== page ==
Don't Mince Words


We can dance if we want to

Posted on May 21, 2010 by Marna

Once in a while I venture out of my zip code.  Tonight was one part music – The Untouchables – and one part men, because when you leave West Hollywood it is like a field trip into straight-man territory.  That means lipstick and heels for me.

My girlfriend and I made it past the bouncer and discovered there were two opening bands, not one.  Thankfully, we found a booth we could sit in.  You know you are getting old when you panic that you won’t be able to stand for the headliner.  With a waitress and a comfortable seat, I was ready for a fun night of music and people watching.

There were couples and dressed-down, beachy singles, but most noticeable were age-appropriate men (+/- 10 years).  We watched one man help his very drunk date up the stairs beside us.  About five minutes later, she staggered out and he walked her to the door.  As he walked back up the stairs, he looked at me and came back down and leaned over the table to talk to me.  I assumed he wanted to know if the seat beside me was open.  After saying “I’m sorry, I can’t hear you” three times, I realized he was actually saying, “would you like to dance?”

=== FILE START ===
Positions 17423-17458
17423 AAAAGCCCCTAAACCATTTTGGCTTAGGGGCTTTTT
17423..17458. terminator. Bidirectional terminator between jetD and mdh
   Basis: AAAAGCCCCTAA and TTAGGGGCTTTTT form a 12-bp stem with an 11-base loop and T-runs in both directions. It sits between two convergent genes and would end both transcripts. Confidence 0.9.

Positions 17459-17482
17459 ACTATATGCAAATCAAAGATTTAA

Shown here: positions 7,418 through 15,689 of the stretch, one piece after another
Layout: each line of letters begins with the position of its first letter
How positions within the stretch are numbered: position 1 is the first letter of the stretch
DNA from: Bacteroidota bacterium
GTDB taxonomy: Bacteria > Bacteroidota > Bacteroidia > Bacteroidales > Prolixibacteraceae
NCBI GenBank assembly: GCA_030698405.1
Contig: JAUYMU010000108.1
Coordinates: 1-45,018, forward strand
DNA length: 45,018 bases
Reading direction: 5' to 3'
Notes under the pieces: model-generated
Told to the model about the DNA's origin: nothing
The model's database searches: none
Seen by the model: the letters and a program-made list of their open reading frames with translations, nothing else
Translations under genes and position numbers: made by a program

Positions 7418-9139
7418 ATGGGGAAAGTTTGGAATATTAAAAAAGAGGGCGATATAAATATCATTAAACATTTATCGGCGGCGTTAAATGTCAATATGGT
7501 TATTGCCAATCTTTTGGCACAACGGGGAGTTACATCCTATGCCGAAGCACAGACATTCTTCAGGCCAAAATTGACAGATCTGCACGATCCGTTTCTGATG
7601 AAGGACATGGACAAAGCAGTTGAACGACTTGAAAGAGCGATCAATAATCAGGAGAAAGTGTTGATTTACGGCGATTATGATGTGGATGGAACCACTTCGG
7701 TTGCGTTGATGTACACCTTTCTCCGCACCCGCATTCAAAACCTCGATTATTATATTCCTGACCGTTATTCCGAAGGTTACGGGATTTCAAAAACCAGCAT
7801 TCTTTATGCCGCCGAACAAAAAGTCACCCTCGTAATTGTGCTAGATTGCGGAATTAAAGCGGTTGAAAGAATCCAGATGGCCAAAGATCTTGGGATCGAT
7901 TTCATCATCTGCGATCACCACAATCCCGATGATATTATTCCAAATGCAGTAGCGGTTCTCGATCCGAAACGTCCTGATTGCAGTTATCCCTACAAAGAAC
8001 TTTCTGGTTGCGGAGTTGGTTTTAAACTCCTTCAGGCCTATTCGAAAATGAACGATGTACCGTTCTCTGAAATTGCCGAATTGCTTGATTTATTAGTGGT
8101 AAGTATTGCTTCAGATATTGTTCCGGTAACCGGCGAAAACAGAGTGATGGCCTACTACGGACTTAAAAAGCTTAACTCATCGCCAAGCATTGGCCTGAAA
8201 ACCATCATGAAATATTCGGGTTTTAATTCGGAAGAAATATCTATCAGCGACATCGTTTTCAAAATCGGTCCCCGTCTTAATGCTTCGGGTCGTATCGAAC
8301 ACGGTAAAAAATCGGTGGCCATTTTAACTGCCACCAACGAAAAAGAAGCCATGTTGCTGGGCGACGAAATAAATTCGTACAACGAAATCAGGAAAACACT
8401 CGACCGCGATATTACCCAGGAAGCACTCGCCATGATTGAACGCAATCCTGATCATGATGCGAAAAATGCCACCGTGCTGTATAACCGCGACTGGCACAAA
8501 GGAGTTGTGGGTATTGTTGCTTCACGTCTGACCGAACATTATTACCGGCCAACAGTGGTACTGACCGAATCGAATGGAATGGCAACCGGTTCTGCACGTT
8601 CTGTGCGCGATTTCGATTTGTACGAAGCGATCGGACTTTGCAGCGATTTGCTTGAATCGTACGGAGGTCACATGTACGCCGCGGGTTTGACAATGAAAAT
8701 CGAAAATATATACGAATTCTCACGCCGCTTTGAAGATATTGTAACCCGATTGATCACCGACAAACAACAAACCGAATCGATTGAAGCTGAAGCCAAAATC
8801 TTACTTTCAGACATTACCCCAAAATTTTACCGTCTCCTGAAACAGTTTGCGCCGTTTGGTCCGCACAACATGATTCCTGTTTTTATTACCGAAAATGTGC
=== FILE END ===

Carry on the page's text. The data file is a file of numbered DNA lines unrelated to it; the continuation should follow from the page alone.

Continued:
I was stunned and automatically said no thank you mainly because I didn’t have the right shoes on.  It also gave me time to reflect and come to the conclusion I’ve never been asked to dance while I’ve lived in Los Angeles.  Never.  I realize there are obvious mitigating factors (my height, my age, the venue, etc..)  But it is sort of sad, right?

Once I came-to, I was thankful I said no.  The guy looked like the type that had a window-less white kiddy snatcher van and only got girls to go home with him by using roofies.  As my girlfriend said, “You have to be more careful now that you have the blonde highlights.”

As long as I continue to wear the wrong shoes, I think I’ll be safe.

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  • About Marna

    Marna’s writing career started as a Pentagon intern. Early exposure to $500 toilet seat press releases made her appreciate creative nonfiction. Now she has more than 25 years of senior-level marketing and communications success working with Fortune 100 companies, government, nonprofits, small businesses, startups, and agencies.

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